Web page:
As a class, the students responded well to review questions that I posed at the beginning of each class, or after the day's reading. I stopped while we were reading and asked questions to check students' comprehension. At the end of each class, we focused on comprehension, either by creating an oral plot summary together, which I transcribed and displayed on overhead transparency, or by writing their answers to five literal and response-based questions I placed on the board. We reviewed summaries or answers to review questions at the beginning of the following day's class. After each day's reading, the three students with little to no knowledge of English discussed the text in English and/or their native language with an assigned native language partner, under the guidance of the regular ESOL teacher. They also worked with their native language partners throughout class activities on the novel. Due to time constraints and class size, this was the only way these new English learners could receive individualized instruction.

Focus on characters. After reading half of the novel, we stopped and made lists of adjectives that described Jolly, LaVaughn, and LaVaughn's mother. I asked students, "Give me a word that tells me what you think of (Jolly, LaVaughn, LaVaughn's mother)." Students had to justify their adjectives by answering the question: "Why do you think of her this way?" They had to cite specific behaviors of a character for their justifications to be valid; in doing so, they revealed their interpretations of character behavior and their evolving interpretations of the novel itself.

Imagemaking. After reading the first sixteen chapters of the novel, we discussed the reaction of LaVaughn's mother to Jolly's situation; LaVaughn's attitude about Jolly's situation; Jolly's neighborhood and home; and LaVaughn's determination to continue babysitting Jolly's children despite her mother's feelings.

In chapter fifteen, LaVaughn describes how Jolly comes home after a fight in the street: "Jolly came home bleeding and she doesn't have folks. 'Nobody doesn't have folks,' I said. I'm Nobody, then,' she said, ' 'cause I don't.' Her whole face was scraped like it had a grater taken to it, like it was cheese" (Wolff, 33). As much as she hates to, LaVaughn calls her mother for help. Her mother goes to Jolly's apartment for the first time and attends to Jolly's scraped face with a first-aid kit. Later on at home, LaVaughn's mother comments on Jolly's situation, saying Jolly has to lie in the bed she has made for herself.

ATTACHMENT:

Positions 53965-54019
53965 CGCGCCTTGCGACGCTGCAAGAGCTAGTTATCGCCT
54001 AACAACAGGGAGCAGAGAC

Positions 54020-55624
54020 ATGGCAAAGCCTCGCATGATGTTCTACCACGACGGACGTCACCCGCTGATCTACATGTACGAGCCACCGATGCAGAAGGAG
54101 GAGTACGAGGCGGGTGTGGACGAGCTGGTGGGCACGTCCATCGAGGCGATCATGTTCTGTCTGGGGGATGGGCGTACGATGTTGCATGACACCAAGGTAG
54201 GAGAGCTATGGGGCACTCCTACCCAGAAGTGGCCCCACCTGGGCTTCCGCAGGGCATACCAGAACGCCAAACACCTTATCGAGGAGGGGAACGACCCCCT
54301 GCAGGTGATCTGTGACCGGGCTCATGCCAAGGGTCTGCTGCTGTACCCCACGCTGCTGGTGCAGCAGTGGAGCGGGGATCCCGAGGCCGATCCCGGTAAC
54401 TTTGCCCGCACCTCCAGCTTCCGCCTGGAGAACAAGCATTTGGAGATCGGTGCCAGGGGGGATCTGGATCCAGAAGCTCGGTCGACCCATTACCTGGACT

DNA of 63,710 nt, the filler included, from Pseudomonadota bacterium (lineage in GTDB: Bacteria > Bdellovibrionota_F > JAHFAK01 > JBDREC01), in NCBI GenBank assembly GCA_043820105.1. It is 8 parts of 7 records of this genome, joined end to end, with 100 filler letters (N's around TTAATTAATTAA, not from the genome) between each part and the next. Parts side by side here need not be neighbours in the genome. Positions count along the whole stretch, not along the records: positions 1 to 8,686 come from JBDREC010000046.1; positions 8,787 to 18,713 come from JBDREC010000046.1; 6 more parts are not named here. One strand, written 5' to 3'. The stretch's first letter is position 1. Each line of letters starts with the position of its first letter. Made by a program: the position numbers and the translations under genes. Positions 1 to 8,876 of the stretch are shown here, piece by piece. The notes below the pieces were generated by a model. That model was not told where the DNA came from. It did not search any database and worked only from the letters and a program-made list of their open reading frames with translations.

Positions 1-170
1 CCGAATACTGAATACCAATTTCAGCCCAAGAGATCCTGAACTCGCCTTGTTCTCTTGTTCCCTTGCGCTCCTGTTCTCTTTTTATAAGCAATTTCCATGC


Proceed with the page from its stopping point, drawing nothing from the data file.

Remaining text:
Much of the novel takes place in Jolly's apartment. I wanted the students to provide their own interpretations of Jolly's apartment, to show me how it appeared to them. I also wished for them to step into the shoes of another character, such as LaVaughn's mother, seeing the apartment for the first time and opposing LaVaughn working there. As an individual assignment, students drew a picture of Jolly's apartment and then wrote a letter describing the apartment and their feelings about LaVaughn working there. They wrote their letters as LaVaughn's mother, or one of LaVaughn's friends.

During this activity, students participated in what King (1993) calls "imagemaking." They created a picture, using finger paints and markers, to show their interpretation of Jolly's apartment. Next, they used writing to explain their visual interpretations from a character's viewpoint. To model imagemaking, I shared my own picture of Jolly's apartment and a corresponding letter from her mother with students first to show them that artistic talent was not necessary. I sought to create a safe environment for English learners to risk communicating their interpretations in English.

Maria, an Hispanic eighth grader of near native oral English proficiency, wrote as LaVaughn's friend Annie. Her work appears as she wrote it:

Dear LaVaughn:

I went to Jolly's house, and I saw the conditions that she lives in. I think that you can't go any more because the place is so dirty. you can't find anything. Oh my God, I can't be there. You can get sick with everything dirty the bathroom is dirty, dirty, smell so bad, bad. insects in all the house. The garbage in the living room in the kitchen, the kitchen when is the food. Mosquitos, hand prints in the windows